The Situational Judgement Test (SJT) has led to a revolution in the assessment sphere, gaining popularity as an assessment method in the late 1990s.
A large number of organisations have adopted the SJT to assess candidates’ judgement on job-related competencies or values.
So what is SJT?
Unlike most assessments, SJT is not commonly available “off-the-shelf”. An SJT is custom-designed to examine an individual’s judgement call across work-related or situation-specific scenarios and how that lines up to the organisation’s expectations. The SJT presents candidates with realistic scenarios followed by a list of plausible course of actions to be rated or ranked.
The SJT is especially useful in assessing organisation-specific criteria as it can be customised to include behavioural aspects, personality, personal and professional attributes, ability, and knowledge elements based on input from subject matter experts.
- Measures fit against organisational values and/or culture
- Potential and qualification screening
- Measures candidate-job fit
- High stakes selection
- Effective prediction of potential against organisational criteria
- Fast screening
- Cost-effective in large scale sifting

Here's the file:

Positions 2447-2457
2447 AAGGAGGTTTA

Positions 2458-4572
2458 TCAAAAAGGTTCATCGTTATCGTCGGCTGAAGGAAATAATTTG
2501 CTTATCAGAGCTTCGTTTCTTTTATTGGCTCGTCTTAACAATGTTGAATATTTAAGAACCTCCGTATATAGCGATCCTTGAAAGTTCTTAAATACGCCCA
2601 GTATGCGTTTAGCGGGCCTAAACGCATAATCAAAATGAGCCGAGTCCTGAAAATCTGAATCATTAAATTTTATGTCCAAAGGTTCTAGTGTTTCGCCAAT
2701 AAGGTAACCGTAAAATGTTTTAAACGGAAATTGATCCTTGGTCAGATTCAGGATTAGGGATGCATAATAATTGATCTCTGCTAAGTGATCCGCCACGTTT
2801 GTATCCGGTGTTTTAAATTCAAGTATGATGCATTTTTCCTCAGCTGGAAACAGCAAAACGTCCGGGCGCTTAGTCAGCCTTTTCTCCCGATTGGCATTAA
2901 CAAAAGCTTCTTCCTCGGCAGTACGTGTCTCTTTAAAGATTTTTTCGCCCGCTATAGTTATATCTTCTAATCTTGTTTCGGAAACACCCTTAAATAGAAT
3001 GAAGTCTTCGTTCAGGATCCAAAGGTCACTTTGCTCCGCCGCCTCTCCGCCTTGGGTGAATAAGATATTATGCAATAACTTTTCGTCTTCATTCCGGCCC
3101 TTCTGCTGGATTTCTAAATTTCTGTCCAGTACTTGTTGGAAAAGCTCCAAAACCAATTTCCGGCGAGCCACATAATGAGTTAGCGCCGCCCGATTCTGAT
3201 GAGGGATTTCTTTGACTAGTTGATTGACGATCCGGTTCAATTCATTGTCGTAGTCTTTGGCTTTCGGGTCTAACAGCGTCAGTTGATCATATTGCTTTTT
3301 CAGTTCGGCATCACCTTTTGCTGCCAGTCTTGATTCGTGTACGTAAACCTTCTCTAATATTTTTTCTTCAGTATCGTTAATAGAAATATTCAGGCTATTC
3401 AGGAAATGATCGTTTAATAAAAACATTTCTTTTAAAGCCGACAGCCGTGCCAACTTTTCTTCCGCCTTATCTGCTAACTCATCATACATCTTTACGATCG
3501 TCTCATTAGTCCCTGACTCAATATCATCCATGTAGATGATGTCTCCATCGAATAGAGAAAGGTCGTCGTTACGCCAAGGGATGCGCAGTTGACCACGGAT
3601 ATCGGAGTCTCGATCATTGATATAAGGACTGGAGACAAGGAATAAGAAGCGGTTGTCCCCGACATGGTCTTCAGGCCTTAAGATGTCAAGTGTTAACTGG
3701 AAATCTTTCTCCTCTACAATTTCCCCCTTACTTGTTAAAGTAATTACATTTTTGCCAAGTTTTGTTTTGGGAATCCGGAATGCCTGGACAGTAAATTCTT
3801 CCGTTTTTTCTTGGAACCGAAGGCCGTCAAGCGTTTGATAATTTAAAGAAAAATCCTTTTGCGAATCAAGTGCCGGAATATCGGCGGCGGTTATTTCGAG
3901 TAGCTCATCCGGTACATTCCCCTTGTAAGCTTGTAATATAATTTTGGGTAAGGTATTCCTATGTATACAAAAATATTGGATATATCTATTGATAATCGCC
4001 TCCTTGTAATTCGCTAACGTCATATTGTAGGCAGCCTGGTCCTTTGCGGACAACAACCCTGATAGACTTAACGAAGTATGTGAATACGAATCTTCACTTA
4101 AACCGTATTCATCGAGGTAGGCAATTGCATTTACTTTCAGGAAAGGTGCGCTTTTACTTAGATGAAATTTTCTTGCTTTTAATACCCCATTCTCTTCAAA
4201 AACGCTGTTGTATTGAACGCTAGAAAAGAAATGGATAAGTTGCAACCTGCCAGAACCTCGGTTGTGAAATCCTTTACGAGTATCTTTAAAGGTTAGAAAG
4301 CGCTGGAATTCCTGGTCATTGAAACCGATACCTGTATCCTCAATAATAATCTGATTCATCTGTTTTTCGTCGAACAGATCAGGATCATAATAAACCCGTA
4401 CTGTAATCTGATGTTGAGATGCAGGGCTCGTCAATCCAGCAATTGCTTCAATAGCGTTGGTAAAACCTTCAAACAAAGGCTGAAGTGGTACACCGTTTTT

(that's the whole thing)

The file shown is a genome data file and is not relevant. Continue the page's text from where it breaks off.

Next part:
- Positive candidate experience
- Enable realistic job simulation
- High test validity and low sub-group differences – enable accurate assessment in multi-cultural context
How is the SJT administered?
The SJT can be administered through a variety of formats to assess candidates’ responses to situations, such as:
- with text only
- with graphics and text
- with animated avatars to enact the scenario
- with motion graphics
The response format may include one or more of the following options:
- For example: Rate each action on a scale (such as effectiveness, importance or appropriateness scale) given the scenario
- For example: Rank order each action given the scenario
Most and Least Effective
- For example: Indicate which action is “Most Effective” and “Least Effective” in your judgement given the scenario
- For example: Indicate which action you are “Most Likely to Perform” and “Least Likely to Perform” in your judgement given the scenario